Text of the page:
Stimulant Abuse Pharmacotherapy: Novel Antipsychotics

Grants and Contracts Details


Methamphetamine abuse is a significant public-health concern and is the primary form of amphetamine abused in the United States. Between 1996 and 2002, the number of Americans that reported using methamphetamine increased by 250%. Amphetamine admissions to treatment programs increased by nearly 500% between 1992 and 2002. Methamphetamine use made up 90% of all amphetamine treatment admissions. Because of the public-health concerns, identifying an effective pharmacotherapy for the management of methamphetamine dependence is imperative. Methamphetamine is thought to exert its behavioral effects by promoting the release of several monoamines, including dopamine (DA), serotonin (5HT) and norepinephrine (NE), which has prompted some theoreticians to suggest targeting multiple systems for the development of a pharmacotherapy. Partial agonists at these neurotransmitter systems may represent a novel and effective means to treat stimulant dependence. In support of this notion, partial agonists at Dz and 5-HT1A receptors attenuate many of the behavioral effects of amphetamines in laboratory animals. In the present application, we propose a series of experiments to determine the efficacy of aripiprazole, an atypical antipsychotic that is a Dz and 5-HT1A partial agonist and a 5-HT2A antagonist, as a putative pharmacotherapy for methamphetamine dependence. The results of a recent experiment conducted in our laboratory suggest that aripiprazole significantly attenuates the discriminative-stimulus and some of the positive subjective effects of d-amphetamine in humans. The present project has three specific aims. The first specific aim is to characterize the behavioral pharmacology of methamphetamine in humans. The second specific aim is to assess the safety and tolerability of methamphetamine in combination with aripiprazole. The third specific aim is to determine the efficacy of aripiprazole as a putative pharmacotherapy, by examining the discriminative-stimulus, reinforcing, and subjective effects of methamphetamine in humans following chronic pretreatment with aripiprazole. The proposed research will provide initial scientific and clinical information regarding the use of aripiprazole as a pharmacotherapy for the treatment of methamphetamine dependence, and guide the design of future clinical trials.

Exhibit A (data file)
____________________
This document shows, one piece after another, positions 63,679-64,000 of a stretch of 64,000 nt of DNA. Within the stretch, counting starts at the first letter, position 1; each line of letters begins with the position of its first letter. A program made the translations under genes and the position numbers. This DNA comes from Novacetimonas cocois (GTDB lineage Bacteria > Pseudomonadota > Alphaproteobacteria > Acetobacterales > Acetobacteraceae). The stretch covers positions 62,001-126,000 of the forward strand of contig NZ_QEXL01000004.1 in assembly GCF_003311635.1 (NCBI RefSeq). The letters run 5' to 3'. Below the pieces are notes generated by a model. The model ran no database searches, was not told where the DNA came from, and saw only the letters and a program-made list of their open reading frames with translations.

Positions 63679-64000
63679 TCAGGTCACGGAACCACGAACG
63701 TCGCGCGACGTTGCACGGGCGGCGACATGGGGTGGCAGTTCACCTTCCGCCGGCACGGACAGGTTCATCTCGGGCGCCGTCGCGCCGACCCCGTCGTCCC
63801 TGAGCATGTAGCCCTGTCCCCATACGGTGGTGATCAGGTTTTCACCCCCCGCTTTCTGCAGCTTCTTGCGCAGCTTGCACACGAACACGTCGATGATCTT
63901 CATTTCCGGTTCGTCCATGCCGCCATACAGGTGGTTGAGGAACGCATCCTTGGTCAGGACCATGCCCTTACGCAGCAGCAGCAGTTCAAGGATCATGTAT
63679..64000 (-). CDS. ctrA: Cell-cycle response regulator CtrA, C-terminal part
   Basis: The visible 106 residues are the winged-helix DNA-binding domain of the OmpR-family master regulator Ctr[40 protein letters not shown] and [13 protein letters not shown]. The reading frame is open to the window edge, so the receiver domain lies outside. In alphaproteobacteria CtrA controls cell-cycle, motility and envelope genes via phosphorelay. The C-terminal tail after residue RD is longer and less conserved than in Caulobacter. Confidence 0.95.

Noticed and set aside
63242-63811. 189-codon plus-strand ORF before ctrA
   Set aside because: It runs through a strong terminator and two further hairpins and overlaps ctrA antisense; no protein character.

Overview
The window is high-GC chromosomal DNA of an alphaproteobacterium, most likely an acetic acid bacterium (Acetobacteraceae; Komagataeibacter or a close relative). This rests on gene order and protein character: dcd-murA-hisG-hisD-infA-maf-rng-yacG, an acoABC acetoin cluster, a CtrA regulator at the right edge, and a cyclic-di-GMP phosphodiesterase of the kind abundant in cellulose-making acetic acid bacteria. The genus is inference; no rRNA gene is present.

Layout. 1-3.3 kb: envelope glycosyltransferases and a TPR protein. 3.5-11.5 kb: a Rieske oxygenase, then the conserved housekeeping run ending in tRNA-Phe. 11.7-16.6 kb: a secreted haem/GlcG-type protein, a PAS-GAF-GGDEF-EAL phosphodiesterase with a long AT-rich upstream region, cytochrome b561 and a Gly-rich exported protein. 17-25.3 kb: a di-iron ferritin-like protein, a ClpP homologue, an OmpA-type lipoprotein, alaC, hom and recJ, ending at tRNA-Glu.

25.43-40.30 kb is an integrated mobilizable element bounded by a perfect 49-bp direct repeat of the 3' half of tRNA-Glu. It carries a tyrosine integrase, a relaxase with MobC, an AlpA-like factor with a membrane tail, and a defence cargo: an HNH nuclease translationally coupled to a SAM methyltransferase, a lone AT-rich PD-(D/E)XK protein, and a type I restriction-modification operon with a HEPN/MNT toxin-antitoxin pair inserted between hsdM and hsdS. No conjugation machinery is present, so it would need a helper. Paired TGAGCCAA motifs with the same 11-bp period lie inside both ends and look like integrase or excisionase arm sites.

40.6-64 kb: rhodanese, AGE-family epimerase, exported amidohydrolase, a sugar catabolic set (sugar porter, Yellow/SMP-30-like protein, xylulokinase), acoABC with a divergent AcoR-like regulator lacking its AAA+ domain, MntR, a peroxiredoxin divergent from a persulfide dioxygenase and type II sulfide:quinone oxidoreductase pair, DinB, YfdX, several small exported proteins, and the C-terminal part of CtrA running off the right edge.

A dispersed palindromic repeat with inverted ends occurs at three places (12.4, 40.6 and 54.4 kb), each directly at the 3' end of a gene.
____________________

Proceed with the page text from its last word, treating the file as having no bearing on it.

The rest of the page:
Effective start/end date8/1/054/30/11


  • National Institute on Drug Abuse: $1,576,113.00


Explore the research topics touched on by this project. These labels are generated based on the underlying awards/grants. Together they form a unique fingerprint.